Alabama Governor Refuses to Sign Resolution Honoring Angela Davis


The Alabama Legislature passed a joint resolution honoring civil rights activist and professor Angela Davis for her significant contributions to social justice through her activism and scholarship. The resolution was offered by Black legislators and, like most commendation resolutions, was passed on a voice vote in a block of similar resolutions. Governor Robert Bentley refused to sign the resolution because, his spokeswoman said, “he had reservations about commending someone who had leadership ties to the Communist Party.”

Rep. Oliver Robinson (D-Birmingham) sponsored the resolution to commend Professor Davis, a native of Birmingham, Alabama, who will be a featured speaker at a March 30 event to commemorate the 50th Anniversary of the bombing of Birmingham’s 16th Street Baptist Church in 1963, which killed four young girls.

The joint resolution notes Professor Davis’s work as an educator at “the university level and in the larger public sphere, [which] has always emphasized the importance of building communities of struggle for economic, racial, and gender justice.”

Now Distinguished Professor Emerita at the University of California at Santa Cruz, Angela Davis’s political activism began as a youngster in Birmingham. In 1969, she came to national attention after being removed from her teaching position in the Philosophy Department at UCLA as a result of her social activism and her membership in the Communist Party, USA. In 1970 she was placed on the FBI’s Ten Most Wanted List on false charges and she was acquitted in 1972 after being incarcerated for more than a year.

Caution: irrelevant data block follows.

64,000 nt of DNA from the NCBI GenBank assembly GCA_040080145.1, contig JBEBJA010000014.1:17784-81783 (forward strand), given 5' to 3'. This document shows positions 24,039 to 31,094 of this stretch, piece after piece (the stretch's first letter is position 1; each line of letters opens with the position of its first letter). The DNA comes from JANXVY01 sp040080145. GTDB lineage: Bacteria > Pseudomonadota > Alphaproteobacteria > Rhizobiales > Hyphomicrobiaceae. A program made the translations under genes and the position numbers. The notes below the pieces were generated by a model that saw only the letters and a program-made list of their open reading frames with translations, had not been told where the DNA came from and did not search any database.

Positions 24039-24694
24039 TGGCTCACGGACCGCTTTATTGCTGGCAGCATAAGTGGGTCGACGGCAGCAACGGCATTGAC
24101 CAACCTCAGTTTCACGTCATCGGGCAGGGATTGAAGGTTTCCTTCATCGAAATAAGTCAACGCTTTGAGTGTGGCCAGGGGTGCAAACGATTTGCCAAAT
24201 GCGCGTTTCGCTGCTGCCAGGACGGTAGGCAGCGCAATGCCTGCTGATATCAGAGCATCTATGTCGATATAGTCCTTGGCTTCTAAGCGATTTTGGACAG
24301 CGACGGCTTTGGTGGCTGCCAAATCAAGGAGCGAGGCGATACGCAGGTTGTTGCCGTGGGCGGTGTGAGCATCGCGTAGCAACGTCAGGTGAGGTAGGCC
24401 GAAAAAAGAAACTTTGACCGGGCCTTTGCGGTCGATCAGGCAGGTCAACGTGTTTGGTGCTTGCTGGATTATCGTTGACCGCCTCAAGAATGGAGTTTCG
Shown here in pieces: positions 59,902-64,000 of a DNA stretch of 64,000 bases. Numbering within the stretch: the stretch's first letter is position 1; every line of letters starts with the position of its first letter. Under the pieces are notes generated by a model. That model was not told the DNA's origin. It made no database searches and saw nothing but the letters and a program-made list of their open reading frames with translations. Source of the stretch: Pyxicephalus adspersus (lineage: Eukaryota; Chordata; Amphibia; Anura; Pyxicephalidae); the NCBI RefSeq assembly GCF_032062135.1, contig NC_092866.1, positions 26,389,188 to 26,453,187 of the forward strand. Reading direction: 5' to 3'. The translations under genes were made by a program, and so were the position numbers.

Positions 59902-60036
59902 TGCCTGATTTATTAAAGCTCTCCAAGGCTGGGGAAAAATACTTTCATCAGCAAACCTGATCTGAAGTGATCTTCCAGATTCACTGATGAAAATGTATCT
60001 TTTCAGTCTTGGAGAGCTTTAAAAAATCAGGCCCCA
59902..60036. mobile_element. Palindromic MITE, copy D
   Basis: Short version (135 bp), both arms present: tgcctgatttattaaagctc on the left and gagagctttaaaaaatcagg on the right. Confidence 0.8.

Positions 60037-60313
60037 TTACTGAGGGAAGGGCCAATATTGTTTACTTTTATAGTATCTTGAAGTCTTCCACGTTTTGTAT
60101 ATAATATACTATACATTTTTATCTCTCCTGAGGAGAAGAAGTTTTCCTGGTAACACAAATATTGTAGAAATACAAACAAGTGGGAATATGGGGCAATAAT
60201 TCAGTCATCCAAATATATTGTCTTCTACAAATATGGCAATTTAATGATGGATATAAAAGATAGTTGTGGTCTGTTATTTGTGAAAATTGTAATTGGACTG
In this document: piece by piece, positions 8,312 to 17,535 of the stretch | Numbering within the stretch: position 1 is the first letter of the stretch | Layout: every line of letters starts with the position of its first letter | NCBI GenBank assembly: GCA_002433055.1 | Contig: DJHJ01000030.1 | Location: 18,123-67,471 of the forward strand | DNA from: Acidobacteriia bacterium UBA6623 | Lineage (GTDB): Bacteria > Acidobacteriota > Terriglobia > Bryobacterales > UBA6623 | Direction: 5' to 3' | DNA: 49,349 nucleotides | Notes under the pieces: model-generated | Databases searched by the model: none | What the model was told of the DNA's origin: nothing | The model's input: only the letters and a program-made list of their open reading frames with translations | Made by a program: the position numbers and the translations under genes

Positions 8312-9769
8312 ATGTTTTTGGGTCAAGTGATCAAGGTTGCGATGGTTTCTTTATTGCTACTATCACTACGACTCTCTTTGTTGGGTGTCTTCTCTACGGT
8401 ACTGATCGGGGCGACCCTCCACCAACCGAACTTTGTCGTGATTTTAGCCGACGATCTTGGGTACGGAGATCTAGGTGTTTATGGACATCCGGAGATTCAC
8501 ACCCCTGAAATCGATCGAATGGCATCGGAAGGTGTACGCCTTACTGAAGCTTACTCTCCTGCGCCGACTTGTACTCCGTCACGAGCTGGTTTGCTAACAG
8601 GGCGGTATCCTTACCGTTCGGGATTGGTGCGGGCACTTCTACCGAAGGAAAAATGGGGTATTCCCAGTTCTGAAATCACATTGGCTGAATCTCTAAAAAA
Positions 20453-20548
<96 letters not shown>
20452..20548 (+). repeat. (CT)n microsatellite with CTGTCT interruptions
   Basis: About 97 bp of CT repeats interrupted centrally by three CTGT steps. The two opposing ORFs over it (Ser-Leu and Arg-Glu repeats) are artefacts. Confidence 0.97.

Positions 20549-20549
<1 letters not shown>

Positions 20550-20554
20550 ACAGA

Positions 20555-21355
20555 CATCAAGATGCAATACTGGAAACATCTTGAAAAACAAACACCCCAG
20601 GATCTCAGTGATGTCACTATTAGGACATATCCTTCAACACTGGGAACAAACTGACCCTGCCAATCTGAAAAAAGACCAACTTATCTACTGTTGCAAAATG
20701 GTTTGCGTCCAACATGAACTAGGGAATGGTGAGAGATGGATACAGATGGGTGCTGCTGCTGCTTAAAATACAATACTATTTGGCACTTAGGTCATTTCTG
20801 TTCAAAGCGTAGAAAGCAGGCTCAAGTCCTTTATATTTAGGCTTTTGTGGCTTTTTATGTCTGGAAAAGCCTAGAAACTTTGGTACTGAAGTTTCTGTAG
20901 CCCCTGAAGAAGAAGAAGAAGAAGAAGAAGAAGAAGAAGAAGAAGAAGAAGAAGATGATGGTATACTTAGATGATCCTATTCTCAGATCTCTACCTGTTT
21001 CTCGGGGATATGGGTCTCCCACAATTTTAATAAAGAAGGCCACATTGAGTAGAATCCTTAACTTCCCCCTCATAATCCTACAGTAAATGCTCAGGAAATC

Professor Davis is an advocate of prison abolition and has developed a powerful critique of racism in the criminal justice system. She is a founding member of Critical Resistance, a national organization dedicated to the dismantling of the prison industrial complex, and is especially concerned with the diversion of resources and attention to the prison system rather than to educational institutions.

During the last 25 years, Professor Davis has lectured in all of the 50 United States, as well as in Africa, Europe, the Caribbean, and the former Soviet Union. Her articles and essays have appeared in numerous journals and anthologies, and she is the author of nine books, including Angela Davis: An Autobiography; Women, Race, and Class; Blues Legacies and Black Feminism: Gertrude “Ma” Rainey, Bessie Smith, and Billie Holiday; The Angela Y. Davis Reader; Are Prisons Obsolete?; a new edition ofNarrative of the Life of Frederick Douglass; and The Meaning of Freedom.